Northwest Arkansas Times from Fayetteville, Arkansas on June 6, 1974 · Page 1
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Northwest Arkansas Times from Fayetteville, Arkansas · Page 1

Fayetteville, Arkansas
Issue Date:
Thursday, June 6, 1974
Page 1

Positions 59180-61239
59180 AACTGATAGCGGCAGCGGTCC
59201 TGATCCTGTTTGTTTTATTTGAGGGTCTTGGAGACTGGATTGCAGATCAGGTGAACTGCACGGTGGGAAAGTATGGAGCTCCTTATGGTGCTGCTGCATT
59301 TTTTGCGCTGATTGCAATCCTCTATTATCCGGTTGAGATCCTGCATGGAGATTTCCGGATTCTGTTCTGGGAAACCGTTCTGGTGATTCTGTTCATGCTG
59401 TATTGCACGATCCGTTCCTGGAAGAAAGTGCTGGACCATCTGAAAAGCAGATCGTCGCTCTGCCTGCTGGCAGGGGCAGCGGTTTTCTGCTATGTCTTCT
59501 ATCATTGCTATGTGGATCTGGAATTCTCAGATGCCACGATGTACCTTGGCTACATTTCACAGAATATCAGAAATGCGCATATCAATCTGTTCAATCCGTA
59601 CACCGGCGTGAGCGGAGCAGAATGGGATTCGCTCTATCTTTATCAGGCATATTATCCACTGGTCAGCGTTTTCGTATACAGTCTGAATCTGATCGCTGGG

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NSIN- !ditori«1 4 'or women : . :- ... t twta v , 1316 unusements 17 pQtuca . . . . . , · · - . « . . * . . , i . . . ~ 20 lassifled ....;........... Zl-23 114* YEAR-NUMMR 339 Jlorthtoes* The Public Interest Is The First Concern Of This Newspaper FAYETTEVILLE, ARKANSAS, THURSDAY, JUNE 6, 1974 IOCAL KMKAST- Partly cloudy, warm a n d ' humid through Friday w i t h ' showers and thunderstorms: Low last night M. Lows tonigh* in the mid-Ms with high Friday in the mid 80s. Sunset today 8:31; sunrise Friday 6:00. Weather map on page 10. . , . · ·£24 PAGfS--TBI CBOt Last POWs From October War Exchanged By Israel, Syria Grand Jury Names Nixon Unindicted Co-Conspirator STOLEN IN IOWA ...McCann, right, checks shotguns after raid at Johnson Four Shotguns Taken In Burglary Recovered , Four shotguns taken in'a burglary last weekend in Indiana 1 were recovered Wednesday evening by State Police and Washington County deputy sheriffs in a search of a trailer in Johnson. Deputy J. D. Snow of the s h e r i f f 1 * department said authorities noticed marijuana plants growing outside the trailer and in windows, and got · search warrant from Fayette ville Municipal Court Judge Richard Wells to search the residence. The four shotguns, several tape players, marijuana pipes arid marijuana seeds were found in the trailer, along with Springdale; Berry Lee Fox, 24, of Mena; Cheryl Brown. 16. of Springdale; and Wanda Davis, 16, of Springdale. The eight were charged with possession of goods stolen in y Saturday night burglary of the other items which checked out. are being Walgreen Drug Store in Vin- ciennes, Ind. Police discovered the stolen articles in the motel room while investigating a complaint about a "loud party" at the Heritage Inn Monday afternoon. NEWS BRIEFS No arrests were made at the time, but Deputy Prosecutor Ron McCann said it is possible a charge will be filed Friday in connection with the search. SHOTGUNS IDENTIFIED McCann said the shotguns were identified through the National Crime Information Center as having been stolen in a burglary of a drug store in Indiana. Eight persons were arrested in Springdale earlier this week and charged' with possession of stolen property in conm '' '"- ""· : "" i dent. The arraiL Circuit Court. A r r e s t e d Monday after Springdale police found stolen stereo tapes, hunting knives and pills in their room at the HervU age Inn on Hwy. 68 west in Springdale. the suspects are: Billy Joe Jordan, 21, of Spnng- dale; Janet Kay Stockton, 17, of Springdale; Cheri Denise Farmer, 17, of Springdale; Gary Dale Jordan, 22, of "dale; am Larry Barnes, 24. of connection with the same inci- eight were to be arraigned today, in Washington Goal Exceeded The goal of 150 pints for the Red Cross Bloodmobile visit at Fayetteville w a s exceeded Tuesday with 153 pints of blood drawn. The Springdale visit netted 158 pints, just 17 pints short of its goal for the one-day visit Tuesday of 175 pints. The two-day visit in Fayetteville concludes at 3:30 p.m. and the Bloodmobile will return to the Springfield, Regional Blood Center, where the blood i_s typed and prepared for distri button to the 27 counties served by the program. Bumpers Returning LITTLE ROCK (AP) -- Gov. Dale Bumpers is due to return to Little Rock Friday following his week-long trip to the West Coast, an aide said Thursday. Bumpers left Saturday for the National Governors Conference at Seattle. Wash., anc stopped for the Worlds Wash. Arkansas Day Fair at Spokane Springdale; Willia Senate Hears Troop Vote WASHINGTON (AP) - Nixon administration forces are rallying oppostion as the Senate nears a vote on proposals to force major U.S. troop reductions overseas. Secretary of State He n r y A. Kissinger. Vice President Gerald R. Ford and Secretary of Defense James R. Schlesmger on Wednesday all argued against troop reductions. The Senate votes today on an amendment by Majority Leader Mike Mansfield to force a reduction within 18 months of 125 00 U.S. ground troops and airmen stationed on foreign "sen. Alan Cranston, D-Calif., was ready to propose a 100.000- man reduction if the Mansfield amendment failed. Kissinger warned in a letter to Chairman John C. Stenms, D-Miss., of the Senate Armed Services Committee that a major troop reduction overseas could undermine negotiations with Russia for mutual reductions in Europe and could jeopardize efforts to achieve a per manent peace in Asia. Kissinger said the U.S. already has cut its troops m Europe from 400,000 in th* early 1960s to about 300.000. In the same period, he said. Soviet forces in Eastern Enropa increased from 475,000 m 1961 to 575,000 now. One-sided reduction by the United States, be said, would remove Soviet incentives to agree to mutual and balanced reductions by NATO and Warsaw Pact nations in negotiations under way in Vienna. Bid Opmi»9 S*t LITTLE ROCK (AP) - The Arkansas Highway Commission wiU open bid) Jane 27-2S on 1-40 highway construction worth al- nost ri? million - the largest volume in Highway Department D-Day Remembered ST. LAURENT. France (API -- War veterans and officials from seven countries mark the 30th anniversary of D-Day today with a ceremony at the vast U.S. military cemetery near this Normandy village. Gen. Omar Bradley, who commanded the Americans a Omaha and adjoining Uta] Beach, heads the American del egation to the two-day cdebra tion. About 1,500 Allied veter ans of the landing are attending the observance, the ever, of the invasion. bigges RoHy Continues NEW YORK (AP) -- Anothe prediction of a declining prim rate carried the stock market' recent rally into its fourth da today. Exposure Fine James E, Leonard, 25, of .oute 4, Springdale, was fined 1,009.25 in Fayetteville Munici- al Court Wednesday, after .eading guilty to a charge of by decent exposure. Leonard was arrested ayetteville police Tuesday fternoon on Uie west side of le Square after police received complaints from citi- everal ens. Stand Reaffirmed WASHINGTON (AP) -- A House vote to reaffirm its firm land against school busing louds the future of a bill that vould provide $21 billion in fed- ral aid to elementary and sec- ndary schools. Before agreeing to a eonfer nce to reconcile its bill with ne passed in the Senate, the louse voted 270 to 103 Wednes- lay to instruct its conferees to tick to the House language on msing. Prince Welcomed WASHINGTON (AP) -- Pres- dent Nixon welcomed Saudi Arabia's second deputy prime minister to the White House today as he continued to stress mproved U.S. relations with he Middle East nations he will :our this month. Prince Fahd Ibn Aziz, who is also minister of the interior, met with Nixon in late morning n his Oval Office. A working .uncheon also was on the schedule. Joon Appears WASHINGTON (AP) -- Sen. Edward M. Kennedy's wife, Joan, made her first public ap- aearance in weeks today when she joined family members at :he grave of Robert F. Kennedy 'n Arlington National Cemetery WASHINGTON (AP) --Presidential lawyer James D. St. Clair today confirmed published reports that a federal grand jury voted earlier this year to name President Nixon as an unindicted co-conspirator in the Watergate cover-up. St. Clair told newsmen he was informed of the grand jury's action three or four weeks ago by special prosecutor Leon Jaworski. Asked what the President's reaction was. St. Clair sai "his view, of course, is that they just don't have all the evidence ... I think he felt it was quite inappropriate ... He was confident that the true facts would come out in time and that he would be exonerated." Unindicted co - conspirators are not charged with a crime and cannot be prosecuted under the indictment in which they are named. The same g r a n d jury returned indictmenls M a r c h 1 against seven former Nixon administration and campaign aides for allegedly conspiring to block the investigation of the Watergate break-in. SEALED REPORT The grand jury also handed U.S. District Judge John J. Sirica a sealed report a n d a satchel filled with evidence it had accumulated on the President's alleged r o l e in Watergate. The Los Angeles Times reported today that the grand jury voted unanimously to include the President among the unindicted co-conspirators in the case. The Washington Post, which said it had confirmed the Times story from- three separate sources, reported the grand jury vote was 19 to 0 with four members absent. Both newspapers said tlie jurors first wanted to include Nixon among the defendants in the case but decided against indicting him because of legal questions over whether an incumbent president could be indicted. The Post said Jaworski advised the firand jury that such an indictment would be le- The Post said Jaworski had delayed turning over the list of unindicted co-conspirators to defense lawyers, apparently to keep Nixon's status from becoming public. James Doyle, spokesman for Jaworski, said federal courl rules prevent him from making any comment on matters inside (CONTINUED ON PAGE TWO) gally questionable. St. Clair said the grand jury's action has "no legal effect." "It wouldn't be the first time a grand jury was wrong," he said. St. Clair made his comments js he entered a closed session of the House Judiciary Committee's impeachment inquiry. NOT TOLD Asked if they had been told of the grand jury's action, several committee members, including chairman Peter W. Rodjoo Jr., D-N.J., said they had not been told. The Post quoted its sources as saying the grand jury naming Jaworski Sets Time Break-In Cover-Up Begin WASHINGTON (AP) -- Special prosecutor Leon Jaworski says the Watergate cover-up by former members of President Nixon's inner circle began almost from the moment the original break-in at Democratic National Committee headquarters was discovered. The prosecutor said Wednesday that John D. Ehrlichman and John N. Mitchell "not only falsely withheld their knowledge (of the break-in) from government investigators, but also made use of that superior knowledge in performing various criminal actions designed to frustrate the investigation." In legal briefs filed with U.S. District Judge John J. Sirica, Jaworski said that while former White House domestic adviser Ehrlichman and former Atty. Gen. Mitchell were fully aware of the details of the break-in, they told FBI agents alt they knew came from the newspapers. Mitchell was interviewed by the FBI July 5, 1972, 18 days after the break-in. Ehrlichman talked to agents July 21. "The government is prepared to prove that at the time of their respective FBI interviews each defendant had extensive knowledge of the facts surrounding the Watergate break- in, knowledge which far exceeded that of the investigators themselves," Jaworski said. BRIEFS FILED He filed the briefs in preparation for the Sept. 9 trial of Mitchell, Ehrlichman and four others accused in the cover-up. Among other accusations, Mitchell and Ehrlichman are charged with lying to the FBf agents who interviewed them. Both say the law under which were charged with lying does not cover investigations Helping Penny Shortage Michael Doyle, 7, of EUicott City, Md., hands Treasury Secretary William Simon ?23 worth of pennies to help alleviate the current shortage. Michael, the 1974 Cystic Fl- brosis poster child received a certificate of recognition for his efforts. (AP Wirephoto) Policeman, Ex-Convict Killed, 10 Wounded In Omaha Gun Fight OMAHA, Neb. (AP) A shotgun - wielding ex-convict k i l l e d a policeman and wounded eight other officers and two civilians before he emerged from a flaming rooming house and was shot to death early today, police said. Police Chief Richard' Andersen said Elza Carr Jr., 33, had held police at bay with an automatic shotgun for more than four hours before he came out Peacekeeping Force Begins Golan Patrol BY THE ASSOCIATED PRESS Israel and Syria exchanged their last POWs from the Octj : her war today, and Red Cross planes flew them home frora Tel Aviv and Damascus. Israeli soldiers before dawn' released 367 Syrians. 10 Iraqis and five Moroccans captured on the Golan Heights and loaded them on a Swissair jumbo jetliner and a United Na_- tions Fokker Friendship for the hour-lorg flight to Syria. As the planes left Israel, a third Red Cross flight departed from Damascus with 56 smiling Israeli POWs aboard. The Israelis, in khaki fatigues and bare headed, entered the plane under the" silent gaze of hundreds of Syrian men, women and children gathered to welcome their soldiers. The POW exchange promised in the disengagement pact negotiated by Secretary of State Henry A. Kissinger began Saturday when Syria exchanged 12 wounded Israeli] for 25 wounded Syrians and one Moroccan. .·_-.-, As the prisoners left for home, United Nations peacev keeping troops began patrolling the cease-fire line on Ihe Golan Heights. :. Wildly jubilant crowds of Isf- raelis and Syrians poured onto the airfields at Damascus arid outside Tet Aviv to welcome the POWs home. '·(. Hundreds of frantic Israelis; shouting with joy after months of worry, surged around the plane from the Syrian capital and lifted the freed men onto of a flaming, tear rooming house on Near North Side. gas-filled Omaha's The chief said Carr was fir- of the President ffrsl be- [ike the one into the original came known to defense lawyers Watergate break-in. The noon Dow Jones averag of 30 Industrials was up 2.97 a 833.15, and gainers outpacec losers about 5-4 on the New York Stock Exchange. The ad Vance brought the Dow to nea ly 31 points above last Friday' close. To Name Director LITTLE ROCK (AP) -- Wi liam E. Henderson, director of the state Parks and Tourism Department, said today he hopes to name a new sta partis director within tw weeks. on the sixth anniversary of his death. She was reported looking well and rested after several weeks in a hospital suffering from mental strain and physical fatigue. Would Hove Remained WASHINGTON (AP) -- Former Teamsters chief James R. Hoffa says he would have remained in prison had he been aware that President Nixon's pardon barred him from union activities until 1980. in the case during a closed hearing before Judge Sirica early last month. The Post said the disclosure came in response to a motion by all seven defendants that the prosecution list "all persons alleged to have conspired with the defendants named in the indictment." The Post said Sirica swore all those in attendance to secrecy after Jaworski disclosed that Nixon had been named an unin- dicted co-conspirator. The Post quoted informed sources as saying that the grand jury is believed to have named others besides Nixon as unindicted co-conspirators. In his nnet. jaworsKi arguea that while there- are a few cases in which lying to FBI agents has proven to be a non- convictable offense, this is not one of them. Instead, lie said the course of the investigation "provides an unfortunate example" of the way the Justice Department's job "can be perverted by the submission of false information to its investigators." Sirica has scheduled hearings next week on various requests from the defendants, who are seeking dismissal of the charges, a different trial location and access to all evidence gathered by Jaworski's staff. At f^nvArnAix' fnnforonrc* ff/iics Resolution Endorsed SEATTLE (AP) --The nation's governors have endorsed a far-reaching ethics proposal calling for broad financial disclosure by public officials and reforms in campaign financing. The resolution, a bid by the 66th National Governors' Conference to bolster the image of government amid the Watergate scandals, was passed unanimously on Ihe meeting's closing day Wednesday, with two abstentions. A move by New York's Republican Gov. Malcolm Wilson to scale down the measure, offered by Wisconsin's Democratic Gov. Patrick 1. Lofty and · Republican Gov, William G Milliken of Michigan, was rejected 16 to 9. Although the conference ended without addressing itself directly to Watergate and the possibility of a presidential impeachment, the need for higher ethical standards in politics was a recurrent theme through out the four-day session. Both the governors and many outside speakers said states nave outpaced the federal government in the field of political reform and in providing measures to help the nation's consumers. The resolution declared that "a shadow has been cast across thi* land thai can b * « t b» erased by the bright light of public scrutiny" and pledged vigorous efforts at all levels of government in four areas: --Campaign financing, including limits and disclosure for contributions and spending, "selected pilot' projects to determine feasibility of public campaign financing," independent enforcement and strong penalties. --Strict ethical codes for government officials, including clear definitions of conflict of interest, "appropriate and timely disclosure of personal finances" by both public officials and candidates and independent enforcement. --Open meetings of public bodies except in "limited, spc cific circumstances," with pen allies for noncompliance anc! requirements for advance public notice and written minutes. --Registration and full disclosure of lobbying activities by all special interest groups. Tha governors called on Congress to make permanent the five-year revenue-sharing program adopted in 1972, under which some $5 billion In federal funds is being returned each year to states and localities. They urged prompt enactment of a federal health insur- anc» program without endorsing a specific plan. Two Men Shot In Argument Two Fayetleville men were seriously wounded this moniini following an argument whicl culminated in an exchange of gunfire at the residence of one of the men, just off Hwy. 62 West. Fayetteville police identified the victims as J.V. Arbucklc, 70 and Raymond Phillips, 47, bo'th of Route 10. At presstime. Arbuckle had u n d e r g o n e surgery a t Washington Regional Medical Center and had been placed in the surgical intensive care unit. Phillips was still undergoing surgery at the hospital. Police said the shooting oc curved ;it ahout 7:40 a.m. at the Arhuckle residence. Arbuckle was shot twice, once in the lower chest and once in the left shoulder. The bullet that entered in his chest is relieved to nis heart. traveled through his body and exited in his upper back. Phillips was shot once in the upper abdomen, with the bulle believed to have penetrated his liver, lodging in the abdomina' cavity. SHOT WITH RIFLE Police said both were shq with a .22 caliber semi automatic rifle belonging to Phillips. Evidence at the scene dicafed that the shooting took place about 30 to 35 feet in front of [lie Arb\ickle home, in the driveway. The residences of the two men are about 30 feet apart just behind the Farm Service Co-op Bulk Fertilizer Plant on Hwy. 62 west. Police said the argumen began Wednesday evening when Arbuckle filled several holes in the road leading to the tw houses. T h i s morning, police police said, Phillips reportedly began kicking the grass and grave out of the holes and anothe argument ensued. At this point, Phillips is sai to have gone to his home, gcJ his rifle and returned, shootin Arbuckle. Police said that afte being shot twice, Arbuckl apparently took the rifle awa from Phillips and shot him onc before the rifle jammed. When police arrived on th (CONTINUED on PAGE TWO) ing the weapon at officers as he opened a door on the porch, Poice returned the fire and Carr was killed, he said. Andersen said Patrolman *aul Nields, about 26, died at a lospital of a head wound suf- ered at about 12:45 a.m. when le entered the house as police urged the, sniper, to surrender. FATHER OF TWO Authorities said Nields. married and the father of two. was among officers who launched ;ar gas about 2'A hours after *arr had fired from upstairs in le two-story frame structure. Flames engulfed the house in ate stages of the incident, ap- paently ignited by tear gas :annistcrs. Three persons in le house when the shooting started managed to escape uninjured. Andersen said pellets f r o m the man's weapon had hit eight rther officers, a man who had been visiting Carr and a bystander. Andersen said Can- had been convicted of burglary and auto left charges, and newspaper iles showed he was in the Ne- iraska Penal Complex in 1972. According to the · police account, Carr had held off police since about 9:30 p.m.. after his lalf brother. Jesse McDonald, 4, was wounded in the house and officers were summoned. Mrs. Harry Owens, who lives on the first floor of the house, said she had called McDonald o say Carr was ill and needed $10. She said McDonald was shot as he left the apartment, lis condition was not rerwrted. TWO OTHERS HIT Two other patrolmen were wounded about the same time as Nields. There was no report on their conditions. Antlersen said Carr. shooting rom a window, wounded twc sergeants and three other patrolmen. Three of the men were reported in serious condition. two others in fair condition. The bystander was not hurt seriously. iieir shoulders. · ;'" Welcoming ceremonies collapsed in chaos as the crowds ought past police barriers. Girl soldiers in miniskirts pushed through the jostling mob, handing flowers to the bewildered POWs. DAMASCUS WILDER The scene at the Damascus airport was even wilder. : Thousands of jubilant Syrians broke through wire barriers and lines of paratroopers id surround the jumbo jet from ls^ rael when it landed. The giant plane had to stop in the middle af the airfield almost a mile : rom the terminal as waves 'of men, women and children swarmed across the runways. Two fire engines with sirens wailing raced down either side of the strip and tried to halt the crowd by spraying jets of wa- Ler. But the crowd, which had waited for more than four hours under the hot sun, welcomed the cold shower with cheers and laughter. It took half an hour to get the landing steps through th» crowd to the plane. The first 500 men of the U.N. disengagement Observers Force moved into the buffer zone between the Syrian and Israeli armies Wednesday after military negotiators for the two governments signed the plans for withdrawal of their forces that they had worked out ui Geneva. : ~A hundred and fifty Canadiai soldiers set up camp in the dei stroyed Syrian city of Quneitral one of the two pieces of territo* ry captured in the 1967 war that Israel is relinquishing along with its October gains. The first troops came from the U.N. force manning the Is^ raeli-Egyptian cease-lire '.mes in the Sinai Desert. The Golan Heights buffer force is to lotaj 1,250 men and also will include Peruvian and Austrian batai- lions. a Polish transportation platoon and 109 other observers. Jury Finds Munn Guilty In Traffic Deaths Of Couple A Washington Circuit C o u r t !ury Wednesday recommended two two - year sentences f o r Sonny Carl Munn, 35. of Springdale, charged in the traffic deaths of a young Cane Hill couple more than, a year ago. The involuntary manslaughter charges against Munn involved a traffic accident May 4, 1973 just east of Praine Gros'e on Hwy. 62 in which Steven anc Phyllis Johnson, both 20 died Munn was seriously injured in the crash. The jury deliberated about 45 minutes late Wednesday after noon before returning the guilty verdict. Charged in separate in- formations for the death of the couple, Munn will receive i two-year sentence in the pen! tentiary on each count. Whether the sentences will b set concurrently or consecutive y will be announced by Jurtca Maupin Cummings at sentence ng June 17. Munn is free oa bond until that time. Munn's attorneys arg;«wi throughout the trial that the e*. idence against Munn was clear. ly circumstantial and that 04 one actually saw the acciden] occur. Much of the trial debate involved speculation on whict way the cars driven by Mum ind Johnson were traveling vtt their position after the impact; The state attempted to protl that Munn w a s drunk at til time of collision, calling Jim Kelley, 29, of Prairie GroW who testified that he saw MOM a few moments before the acol dent at a liojour store net Prairie Grove and told Mom he shouldn't drive because "fc wasn't in too good shape." A blood alcohol sample take ICOHTUTUID Cat rAfOB MUt